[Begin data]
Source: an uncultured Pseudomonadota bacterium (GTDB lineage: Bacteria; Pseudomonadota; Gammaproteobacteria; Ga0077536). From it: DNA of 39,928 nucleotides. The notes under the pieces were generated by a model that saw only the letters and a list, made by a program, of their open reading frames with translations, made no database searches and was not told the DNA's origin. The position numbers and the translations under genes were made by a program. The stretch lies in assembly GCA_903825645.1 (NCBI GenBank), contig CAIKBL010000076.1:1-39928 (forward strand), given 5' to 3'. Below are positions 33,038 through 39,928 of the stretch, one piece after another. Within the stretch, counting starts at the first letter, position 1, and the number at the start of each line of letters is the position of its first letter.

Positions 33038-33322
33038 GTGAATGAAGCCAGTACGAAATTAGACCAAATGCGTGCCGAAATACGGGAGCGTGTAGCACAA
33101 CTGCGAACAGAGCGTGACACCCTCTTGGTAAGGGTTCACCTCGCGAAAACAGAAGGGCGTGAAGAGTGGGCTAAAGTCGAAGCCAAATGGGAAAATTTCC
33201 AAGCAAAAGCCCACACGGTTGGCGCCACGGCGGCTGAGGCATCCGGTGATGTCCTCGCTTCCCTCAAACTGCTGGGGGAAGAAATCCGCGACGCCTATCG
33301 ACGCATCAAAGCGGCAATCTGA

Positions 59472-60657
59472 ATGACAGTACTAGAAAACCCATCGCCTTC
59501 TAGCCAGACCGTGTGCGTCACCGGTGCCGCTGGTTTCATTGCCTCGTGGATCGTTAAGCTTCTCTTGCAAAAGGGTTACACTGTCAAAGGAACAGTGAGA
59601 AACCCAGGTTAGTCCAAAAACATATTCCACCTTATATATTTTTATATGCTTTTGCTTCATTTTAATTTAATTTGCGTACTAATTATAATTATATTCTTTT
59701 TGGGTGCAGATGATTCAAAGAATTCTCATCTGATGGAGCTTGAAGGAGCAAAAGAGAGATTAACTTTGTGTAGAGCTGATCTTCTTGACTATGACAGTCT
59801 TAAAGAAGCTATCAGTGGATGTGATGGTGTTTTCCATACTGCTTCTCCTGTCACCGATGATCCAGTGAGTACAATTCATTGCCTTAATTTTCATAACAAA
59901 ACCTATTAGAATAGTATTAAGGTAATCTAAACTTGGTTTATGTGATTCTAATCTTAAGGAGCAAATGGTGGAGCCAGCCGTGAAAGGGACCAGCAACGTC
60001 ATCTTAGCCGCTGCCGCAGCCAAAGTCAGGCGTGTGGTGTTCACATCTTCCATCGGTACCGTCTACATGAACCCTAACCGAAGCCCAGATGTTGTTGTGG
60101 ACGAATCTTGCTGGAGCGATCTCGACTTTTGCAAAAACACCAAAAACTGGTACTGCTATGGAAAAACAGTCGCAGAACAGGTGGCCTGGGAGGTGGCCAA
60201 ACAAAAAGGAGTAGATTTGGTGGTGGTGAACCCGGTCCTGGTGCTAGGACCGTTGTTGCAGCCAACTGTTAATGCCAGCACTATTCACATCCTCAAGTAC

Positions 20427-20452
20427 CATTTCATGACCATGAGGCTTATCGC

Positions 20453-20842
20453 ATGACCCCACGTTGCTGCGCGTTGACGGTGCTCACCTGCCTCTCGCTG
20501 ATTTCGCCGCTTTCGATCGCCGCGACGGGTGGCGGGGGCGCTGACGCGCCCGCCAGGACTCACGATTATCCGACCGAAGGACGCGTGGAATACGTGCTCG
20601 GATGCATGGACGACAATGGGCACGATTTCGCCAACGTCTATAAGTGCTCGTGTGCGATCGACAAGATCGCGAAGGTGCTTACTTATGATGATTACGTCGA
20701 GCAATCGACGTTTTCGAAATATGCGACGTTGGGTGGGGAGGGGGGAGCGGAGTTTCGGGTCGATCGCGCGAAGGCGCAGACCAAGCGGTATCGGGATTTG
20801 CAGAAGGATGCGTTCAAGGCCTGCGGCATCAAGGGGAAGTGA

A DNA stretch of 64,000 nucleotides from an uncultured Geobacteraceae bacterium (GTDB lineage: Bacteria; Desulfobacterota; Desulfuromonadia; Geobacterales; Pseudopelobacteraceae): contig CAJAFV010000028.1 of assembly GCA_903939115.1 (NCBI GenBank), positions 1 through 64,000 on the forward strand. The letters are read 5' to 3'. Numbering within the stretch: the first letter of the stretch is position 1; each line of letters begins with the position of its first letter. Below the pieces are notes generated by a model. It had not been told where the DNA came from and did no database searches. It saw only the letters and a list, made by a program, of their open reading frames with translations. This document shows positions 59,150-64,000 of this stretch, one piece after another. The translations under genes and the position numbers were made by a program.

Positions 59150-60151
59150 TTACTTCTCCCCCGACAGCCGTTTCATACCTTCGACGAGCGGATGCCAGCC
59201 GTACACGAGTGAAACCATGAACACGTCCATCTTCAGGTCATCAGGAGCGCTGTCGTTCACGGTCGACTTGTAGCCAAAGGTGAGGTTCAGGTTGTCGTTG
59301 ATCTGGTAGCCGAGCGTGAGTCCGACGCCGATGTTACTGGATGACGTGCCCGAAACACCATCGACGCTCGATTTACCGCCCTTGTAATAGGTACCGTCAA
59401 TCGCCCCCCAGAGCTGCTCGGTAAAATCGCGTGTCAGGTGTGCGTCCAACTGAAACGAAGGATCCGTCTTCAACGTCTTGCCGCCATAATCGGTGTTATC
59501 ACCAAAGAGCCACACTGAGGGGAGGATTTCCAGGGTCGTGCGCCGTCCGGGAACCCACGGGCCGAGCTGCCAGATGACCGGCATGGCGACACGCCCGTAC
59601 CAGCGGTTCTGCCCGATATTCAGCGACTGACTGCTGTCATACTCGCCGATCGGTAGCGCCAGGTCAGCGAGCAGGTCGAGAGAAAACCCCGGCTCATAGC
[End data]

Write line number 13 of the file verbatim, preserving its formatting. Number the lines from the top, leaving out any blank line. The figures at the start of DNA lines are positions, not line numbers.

59901 ACCTATTAGAATAGTATTAAGGTAATCTAAACTTGGTTTATGTGATTCTAATCTTAAGGAGCAAATGGTGGAGCCAGCCGTGAAAGGGACCAGCAACGTC